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Schmid’s ‘Charlie Brown Phenomenon’

‘participants in joint action are usually focused on whatever it is they are jointly doing rather than on each other. Where joint action goes smoothly, the participants are not thinking about the others anymore than they are thinking about themselves’


Schmid (2013, p. 37)

I don’t think this observation is an argument or an objection, but it is suggestive.
In Pacherie’s account, we need beliefs about the others and their team reasoning.
In Bratman’s account we need intentions about others’ intentions.

‘cooperators normatively expect their partners to cooperate; they do not predict their cooperation’

Dominant View: ‘the representation of the participation of the others has a mind-to-world direction of fit.’

Alternative View: ‘the representation of the participation of the others has a world-to-mind direction of fit.’


Schmid (2013, p. 38)

Ok, this is just an assertion. What’s the argument for it ...
‘As his intention was to hit the ball rather than just to try to hit the ball, Charlie’s intention either represents Lucy (cognitively) as doing her part (holding the ball steady) or at least is incompatible with the belief that Lucy will not hold the ball. Already in the 1950s, it becomes increasingly clear that Lucy will pull the ball away. This evidence is further corroborated over the following decades. Therefore, Charlie should not be optimistic. By continuing to intend to kick the ball, it seems that Charlie violates the sufficient reason condition. As he has reason to believe that Lucy will pull away the ball, there is insufficient reason for optimism that he will be able to kick it.
‘Thus, in the view developed so far, and endorsed by such authors as John Searle (2010), Raimo Tuomela, and Michael Bratman, there must be something structurally wrong with Charlie’s intentionality; in his right mind, he cannot intend to kick the ball. According to this line of analysis of joint action, Charlie is simply unreasonable.’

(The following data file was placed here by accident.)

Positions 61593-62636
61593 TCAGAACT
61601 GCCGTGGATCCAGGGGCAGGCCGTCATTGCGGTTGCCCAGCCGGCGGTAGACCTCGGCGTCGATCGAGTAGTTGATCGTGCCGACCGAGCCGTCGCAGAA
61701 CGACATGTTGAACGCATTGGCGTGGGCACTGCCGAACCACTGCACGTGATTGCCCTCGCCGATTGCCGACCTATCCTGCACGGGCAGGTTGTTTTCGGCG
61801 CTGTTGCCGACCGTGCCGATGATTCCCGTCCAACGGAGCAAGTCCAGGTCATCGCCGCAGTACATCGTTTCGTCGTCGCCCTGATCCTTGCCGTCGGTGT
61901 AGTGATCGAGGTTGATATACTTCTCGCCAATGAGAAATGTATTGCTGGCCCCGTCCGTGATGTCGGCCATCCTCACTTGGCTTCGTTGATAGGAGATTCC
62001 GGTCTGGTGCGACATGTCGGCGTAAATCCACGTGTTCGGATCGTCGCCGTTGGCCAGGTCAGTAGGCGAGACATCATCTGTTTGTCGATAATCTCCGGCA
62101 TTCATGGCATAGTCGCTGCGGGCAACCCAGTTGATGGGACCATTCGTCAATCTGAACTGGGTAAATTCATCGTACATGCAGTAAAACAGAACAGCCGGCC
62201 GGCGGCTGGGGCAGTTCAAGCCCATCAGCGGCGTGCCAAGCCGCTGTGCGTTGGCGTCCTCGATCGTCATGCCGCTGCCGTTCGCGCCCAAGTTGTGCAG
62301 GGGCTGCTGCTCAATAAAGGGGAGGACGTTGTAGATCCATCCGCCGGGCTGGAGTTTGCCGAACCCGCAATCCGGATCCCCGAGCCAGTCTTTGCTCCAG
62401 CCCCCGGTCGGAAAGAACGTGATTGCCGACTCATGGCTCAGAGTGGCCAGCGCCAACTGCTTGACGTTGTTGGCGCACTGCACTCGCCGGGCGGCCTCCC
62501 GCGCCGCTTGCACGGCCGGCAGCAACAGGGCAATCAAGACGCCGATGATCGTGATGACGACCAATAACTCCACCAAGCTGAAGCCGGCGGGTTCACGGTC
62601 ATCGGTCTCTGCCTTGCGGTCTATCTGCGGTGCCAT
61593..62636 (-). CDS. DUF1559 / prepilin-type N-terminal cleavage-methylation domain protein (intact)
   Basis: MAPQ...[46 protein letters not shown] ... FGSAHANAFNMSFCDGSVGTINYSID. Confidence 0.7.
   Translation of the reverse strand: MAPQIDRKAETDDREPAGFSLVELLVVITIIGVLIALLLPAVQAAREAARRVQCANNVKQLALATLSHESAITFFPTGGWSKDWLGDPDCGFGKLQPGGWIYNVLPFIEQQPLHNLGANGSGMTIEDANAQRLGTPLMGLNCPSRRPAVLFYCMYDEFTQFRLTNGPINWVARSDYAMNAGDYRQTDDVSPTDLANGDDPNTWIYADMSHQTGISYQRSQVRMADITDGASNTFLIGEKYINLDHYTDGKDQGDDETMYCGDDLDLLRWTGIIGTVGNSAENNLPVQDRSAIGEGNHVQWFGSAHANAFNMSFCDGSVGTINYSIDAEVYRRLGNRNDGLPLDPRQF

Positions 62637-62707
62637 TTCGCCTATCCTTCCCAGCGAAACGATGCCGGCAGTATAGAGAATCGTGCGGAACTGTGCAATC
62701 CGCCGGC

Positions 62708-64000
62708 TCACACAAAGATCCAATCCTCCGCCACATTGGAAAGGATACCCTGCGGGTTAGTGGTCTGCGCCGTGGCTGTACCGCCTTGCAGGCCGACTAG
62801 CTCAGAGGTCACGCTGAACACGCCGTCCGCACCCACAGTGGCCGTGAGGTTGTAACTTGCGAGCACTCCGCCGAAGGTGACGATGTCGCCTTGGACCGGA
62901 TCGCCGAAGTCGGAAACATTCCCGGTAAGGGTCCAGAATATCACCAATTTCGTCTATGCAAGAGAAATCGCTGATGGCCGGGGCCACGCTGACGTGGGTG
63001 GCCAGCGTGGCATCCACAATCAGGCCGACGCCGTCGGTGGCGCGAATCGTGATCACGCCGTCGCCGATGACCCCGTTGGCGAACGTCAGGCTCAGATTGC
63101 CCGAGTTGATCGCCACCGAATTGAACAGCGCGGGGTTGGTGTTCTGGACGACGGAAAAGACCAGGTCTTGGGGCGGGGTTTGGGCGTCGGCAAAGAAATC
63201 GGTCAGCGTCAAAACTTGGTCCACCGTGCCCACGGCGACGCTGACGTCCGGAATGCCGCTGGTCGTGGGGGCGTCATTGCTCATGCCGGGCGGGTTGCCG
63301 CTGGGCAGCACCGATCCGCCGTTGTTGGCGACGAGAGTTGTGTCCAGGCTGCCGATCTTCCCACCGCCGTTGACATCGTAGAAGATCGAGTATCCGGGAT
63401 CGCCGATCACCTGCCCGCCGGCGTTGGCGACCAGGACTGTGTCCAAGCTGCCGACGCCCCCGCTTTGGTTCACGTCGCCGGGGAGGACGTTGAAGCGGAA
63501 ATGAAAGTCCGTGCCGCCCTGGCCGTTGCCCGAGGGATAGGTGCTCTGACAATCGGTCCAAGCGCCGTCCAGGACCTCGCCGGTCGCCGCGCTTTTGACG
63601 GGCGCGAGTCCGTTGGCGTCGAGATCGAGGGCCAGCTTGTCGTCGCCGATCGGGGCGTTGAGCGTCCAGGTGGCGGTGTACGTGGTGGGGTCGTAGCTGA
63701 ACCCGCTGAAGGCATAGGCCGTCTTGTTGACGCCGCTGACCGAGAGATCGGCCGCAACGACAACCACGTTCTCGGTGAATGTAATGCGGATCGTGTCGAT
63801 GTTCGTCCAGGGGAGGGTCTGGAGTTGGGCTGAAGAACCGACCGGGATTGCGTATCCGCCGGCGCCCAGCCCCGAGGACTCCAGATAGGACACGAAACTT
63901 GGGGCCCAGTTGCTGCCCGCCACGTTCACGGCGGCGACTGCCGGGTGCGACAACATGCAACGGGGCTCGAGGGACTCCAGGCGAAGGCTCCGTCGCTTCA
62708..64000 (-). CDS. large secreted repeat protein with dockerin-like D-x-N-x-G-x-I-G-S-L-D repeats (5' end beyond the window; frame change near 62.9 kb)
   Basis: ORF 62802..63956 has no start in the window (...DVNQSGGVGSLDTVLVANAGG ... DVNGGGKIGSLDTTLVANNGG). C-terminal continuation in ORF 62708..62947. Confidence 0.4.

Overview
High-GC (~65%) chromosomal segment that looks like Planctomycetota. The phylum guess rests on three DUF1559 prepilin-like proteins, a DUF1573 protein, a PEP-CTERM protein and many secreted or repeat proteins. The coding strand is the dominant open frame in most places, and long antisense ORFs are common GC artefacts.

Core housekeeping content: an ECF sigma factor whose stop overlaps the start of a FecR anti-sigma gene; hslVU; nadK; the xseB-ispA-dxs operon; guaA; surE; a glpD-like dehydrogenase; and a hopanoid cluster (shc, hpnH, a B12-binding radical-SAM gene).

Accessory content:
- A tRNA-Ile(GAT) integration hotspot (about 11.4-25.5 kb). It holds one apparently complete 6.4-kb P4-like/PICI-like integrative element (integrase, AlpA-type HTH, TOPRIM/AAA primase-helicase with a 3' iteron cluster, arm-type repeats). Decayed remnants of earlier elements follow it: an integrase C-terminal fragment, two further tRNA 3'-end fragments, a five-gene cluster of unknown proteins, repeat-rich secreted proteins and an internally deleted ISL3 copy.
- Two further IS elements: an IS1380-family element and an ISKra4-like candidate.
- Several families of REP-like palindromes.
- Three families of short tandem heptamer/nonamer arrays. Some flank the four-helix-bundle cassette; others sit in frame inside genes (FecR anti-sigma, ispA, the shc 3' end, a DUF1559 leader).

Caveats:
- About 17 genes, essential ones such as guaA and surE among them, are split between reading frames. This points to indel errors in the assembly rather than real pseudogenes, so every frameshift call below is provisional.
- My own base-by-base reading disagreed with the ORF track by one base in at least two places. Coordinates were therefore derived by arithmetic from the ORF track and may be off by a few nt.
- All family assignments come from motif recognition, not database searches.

BUT: ‘People think that Lucy rather than Charlie is at fault’ (Schmid 2013, p. 46)

Team reasoning


Participants reason about what team-directed preferences require (so do not distinguish themselves from others).

‘participants in a joint action represent their partners as doing their parts in the same way as individual intentions implicitly represent the agent as continuing to be willing and able to perform the action until the intention’s conditions of satisfaction are reached’

‘individual agents of temporally extended actions “represent” their own future intentions and actions in the same way in which cooperators represent their partners’ intentions and actions.’


Schmid (2013, p. 49)

How do cooperators represent their partners’ actions?

‘this representation is neither (purely) cognitive nor (purely) normative, but rather a very peculiar combination of the two. ’


Compare representing your own actions:

‘An individual with a purely cognitive stance toward his own future self’s behavior and no normative expectation is a predictor of his behavior rather than an intender of his future action; similarly, an individual with a purely normative stance toward his own future behavior is a judge over [...] his future behavior rather than an agent.’


Schmid (2013, p. 50)

I don’t want to go all the way with Schmid. In particular, I don’t quite accept his suggestion that ‘A cooperator’s basic attitude toward his partner is such that he (implicitly) assumes that by representing the other as doing his part he makes it more likely that the other will in fact do his part because it provides the other with a motivating and a normative reason to do so.’ (p. 50)

How can we turn these observations into a theory?

Recall that we want a theory in order to be able to distinguish genuine joint action from parallel but merely individual action.

PS: Are we still talking about aggregate agents?

Yes: from the point of view of the agents. (If Schmid is right, the basic attitude I have towards your actions does not distinguish your actions from mine.)